Wide Receivers and the NFL Draft

The NFL Draft begins Thursday, and I’ve been taking some time the last few days to study how the draft works. In particular, I’m looking at wide receivers and Combine scores.

This first post, however, will focus on performance alone.

The Amateur Draft is an important piece of team building. Perhaps it’s the most important piece, because teams receive on average eight new draft picks every year and only 53 players are on the team during the season. Trades are still very rare in the NFL, especially involving young players.

When you draft a player, he’s yours for four years. After that, he’s more-or-less a free agent and gets paid based on a combination of experience, expertise and the role he’s expected to play. There are very few important bargains in free agency. You fill holes in free agency; you don’t build a team. And when signing contract extensions after that fourth year, you have to pay the market rate.

To analyze the effectiveness of a draft pick under a hard salary cap, therefore, you should limit your analysis to those first four years. In other sports you can factor in the market and the style of a particular owner. Even the NBA has its “Bird exception” and its “Rose rule” and other odds and ends to turn the cap into something a little different. But in the NFL, the draft gives you that young base that shapes your team.

I chose wide receivers to examine because there’s a simple statistic that defines them quite effectively – at least when applied to hundreds of players over a long period… receiving yards. While you can dig deeper with receivers – adding points for first downs earned in passing situations and for touchdowns – simple accumulated receiving yards are quite meaningful.

The scope of this study is 2001-2014. That’s the last 14 years of receivers who have reached four years of experience. 2001 is a good place to begin a study of the most recent passing emphasis within the game. It was the last year before the eight-division, 32-team format. There were 444 wide receivers drafted during that period – more-or-less evenly dispersed in the seven rounds of the draft with a slight increase in the seventh round.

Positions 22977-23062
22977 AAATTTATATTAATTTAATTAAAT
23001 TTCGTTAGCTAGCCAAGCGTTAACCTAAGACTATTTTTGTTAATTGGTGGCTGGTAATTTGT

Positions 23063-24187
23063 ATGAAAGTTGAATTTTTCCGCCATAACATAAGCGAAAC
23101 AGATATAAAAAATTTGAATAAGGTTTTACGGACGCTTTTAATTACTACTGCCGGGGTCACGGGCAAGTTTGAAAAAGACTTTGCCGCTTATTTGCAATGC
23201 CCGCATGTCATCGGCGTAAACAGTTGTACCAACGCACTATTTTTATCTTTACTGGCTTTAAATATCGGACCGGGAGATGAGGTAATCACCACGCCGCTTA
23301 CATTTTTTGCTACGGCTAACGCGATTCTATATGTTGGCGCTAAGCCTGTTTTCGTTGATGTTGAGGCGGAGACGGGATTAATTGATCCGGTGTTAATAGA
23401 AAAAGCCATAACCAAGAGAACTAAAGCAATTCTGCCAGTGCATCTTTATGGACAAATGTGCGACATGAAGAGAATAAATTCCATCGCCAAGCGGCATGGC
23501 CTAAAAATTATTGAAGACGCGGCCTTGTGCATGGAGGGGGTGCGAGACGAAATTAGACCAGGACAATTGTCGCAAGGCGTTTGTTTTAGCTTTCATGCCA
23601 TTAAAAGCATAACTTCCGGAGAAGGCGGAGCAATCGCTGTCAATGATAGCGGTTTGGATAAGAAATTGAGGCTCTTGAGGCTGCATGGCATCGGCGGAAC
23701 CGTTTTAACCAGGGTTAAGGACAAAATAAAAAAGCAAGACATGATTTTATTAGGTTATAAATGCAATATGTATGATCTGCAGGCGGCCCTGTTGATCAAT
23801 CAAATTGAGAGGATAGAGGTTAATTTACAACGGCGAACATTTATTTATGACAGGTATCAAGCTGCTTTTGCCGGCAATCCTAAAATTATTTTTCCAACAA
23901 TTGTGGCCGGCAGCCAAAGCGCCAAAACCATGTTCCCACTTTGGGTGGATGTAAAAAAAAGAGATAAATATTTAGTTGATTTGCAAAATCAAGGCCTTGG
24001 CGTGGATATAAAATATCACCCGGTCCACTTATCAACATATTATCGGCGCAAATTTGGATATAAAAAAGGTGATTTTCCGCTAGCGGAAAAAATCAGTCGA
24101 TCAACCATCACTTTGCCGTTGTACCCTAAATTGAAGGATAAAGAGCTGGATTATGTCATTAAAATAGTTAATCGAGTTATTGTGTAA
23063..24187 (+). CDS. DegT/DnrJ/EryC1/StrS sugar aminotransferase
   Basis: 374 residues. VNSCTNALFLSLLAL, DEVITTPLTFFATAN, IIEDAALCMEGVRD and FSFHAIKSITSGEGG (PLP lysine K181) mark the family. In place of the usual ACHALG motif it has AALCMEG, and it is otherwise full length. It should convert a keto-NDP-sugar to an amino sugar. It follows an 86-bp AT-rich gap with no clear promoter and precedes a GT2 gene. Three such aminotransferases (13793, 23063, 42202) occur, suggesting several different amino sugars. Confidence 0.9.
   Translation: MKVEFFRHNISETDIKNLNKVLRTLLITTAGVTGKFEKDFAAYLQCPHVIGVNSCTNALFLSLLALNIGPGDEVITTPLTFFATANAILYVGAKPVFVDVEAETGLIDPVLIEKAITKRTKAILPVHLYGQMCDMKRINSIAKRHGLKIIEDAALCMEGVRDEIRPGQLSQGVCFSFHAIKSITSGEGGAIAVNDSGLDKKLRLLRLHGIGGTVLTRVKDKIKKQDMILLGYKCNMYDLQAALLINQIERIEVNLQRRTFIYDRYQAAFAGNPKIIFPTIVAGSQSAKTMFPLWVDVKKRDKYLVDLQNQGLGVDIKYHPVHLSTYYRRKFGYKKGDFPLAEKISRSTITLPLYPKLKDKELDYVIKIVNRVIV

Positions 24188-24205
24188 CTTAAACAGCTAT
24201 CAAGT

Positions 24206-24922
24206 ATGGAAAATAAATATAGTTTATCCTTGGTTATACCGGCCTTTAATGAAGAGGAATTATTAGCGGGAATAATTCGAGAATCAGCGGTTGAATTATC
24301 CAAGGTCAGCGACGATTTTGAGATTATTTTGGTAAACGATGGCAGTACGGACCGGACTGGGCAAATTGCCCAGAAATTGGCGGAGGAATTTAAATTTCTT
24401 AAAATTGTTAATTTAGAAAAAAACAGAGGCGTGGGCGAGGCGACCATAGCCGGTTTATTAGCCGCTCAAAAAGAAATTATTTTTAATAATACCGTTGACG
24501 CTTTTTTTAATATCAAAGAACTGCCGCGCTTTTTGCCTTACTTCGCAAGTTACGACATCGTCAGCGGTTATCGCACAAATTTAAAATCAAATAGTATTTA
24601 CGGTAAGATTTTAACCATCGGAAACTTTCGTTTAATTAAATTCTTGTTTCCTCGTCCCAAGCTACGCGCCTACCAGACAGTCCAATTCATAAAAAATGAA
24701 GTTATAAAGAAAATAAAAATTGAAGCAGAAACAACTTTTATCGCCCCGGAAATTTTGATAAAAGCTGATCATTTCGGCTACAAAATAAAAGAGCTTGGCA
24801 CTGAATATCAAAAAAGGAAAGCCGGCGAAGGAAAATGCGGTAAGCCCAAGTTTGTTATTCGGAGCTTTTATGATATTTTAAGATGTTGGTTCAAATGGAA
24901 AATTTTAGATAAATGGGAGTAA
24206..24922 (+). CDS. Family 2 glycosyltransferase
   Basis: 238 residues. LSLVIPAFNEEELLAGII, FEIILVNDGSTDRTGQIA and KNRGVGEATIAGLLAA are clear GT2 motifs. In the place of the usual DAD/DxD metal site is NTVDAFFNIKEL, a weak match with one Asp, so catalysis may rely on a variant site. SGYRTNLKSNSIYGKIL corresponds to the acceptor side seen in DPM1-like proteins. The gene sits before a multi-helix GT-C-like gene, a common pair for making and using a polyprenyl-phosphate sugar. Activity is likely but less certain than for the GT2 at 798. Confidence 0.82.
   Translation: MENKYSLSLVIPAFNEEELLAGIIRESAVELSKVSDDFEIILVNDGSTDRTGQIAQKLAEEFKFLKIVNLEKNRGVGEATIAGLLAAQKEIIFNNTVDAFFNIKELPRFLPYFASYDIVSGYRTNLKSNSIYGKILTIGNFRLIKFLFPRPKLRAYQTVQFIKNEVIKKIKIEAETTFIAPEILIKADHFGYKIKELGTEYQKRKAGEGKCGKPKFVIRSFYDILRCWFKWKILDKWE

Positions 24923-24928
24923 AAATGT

For each player, I tried to find Combine data (and where that wasn’t available, data from the respective Pro Day). I also tracked total receiving yardage through year four. Eighty-five of these players never caught an NFL pass. The highest of these 0-yard picks (and only second-rounder) was Dexter Jackson, 58th overall in 2008, a shorter (5094) small-college star who ran a 4.37 40-yard dash. Tampa Bay tried him in a few games as a return specialist as a rookie, then waived him late in training camp the following year.

Sixteen of the 444 wide receivers exceeded 4,000 receiving yards in their first four years – all the way up to A.J. Green of Cincinnati with 4,874. Eight of those 16 were first-rounders (five in the top eight picks, including Green), four seconds, two thirds, a fourth (Denver’s Brandon Marshall) and a seventh (Marques Colston of New Orleans). Both Marshall and Colston were drafted in 2006.

In fact, 27 of the 43 receivers who have exceeded 3,000 receiving yards were first-round picks. Part of this is self-fulfilling – you draft a wideout in the first round and you had better feature him in the offense right from the start. But scouting receivers isn’t as hard as scouting quarterbacks and the learning curve isn’t quite as steep, so coaches have a decent idea of who will and who won’t thrive in the NFL.

Average receiving yards by round drafted: 1st – 2,708, 2nd – 1,725, 3rd – 1,139, 4th – 813, 5th – 510, 6th – 340, 7th – 293. I broke down the first round, and while the average tails off noticeably in the last few picks of the round, the sample sizes get too small to provide significant delineation.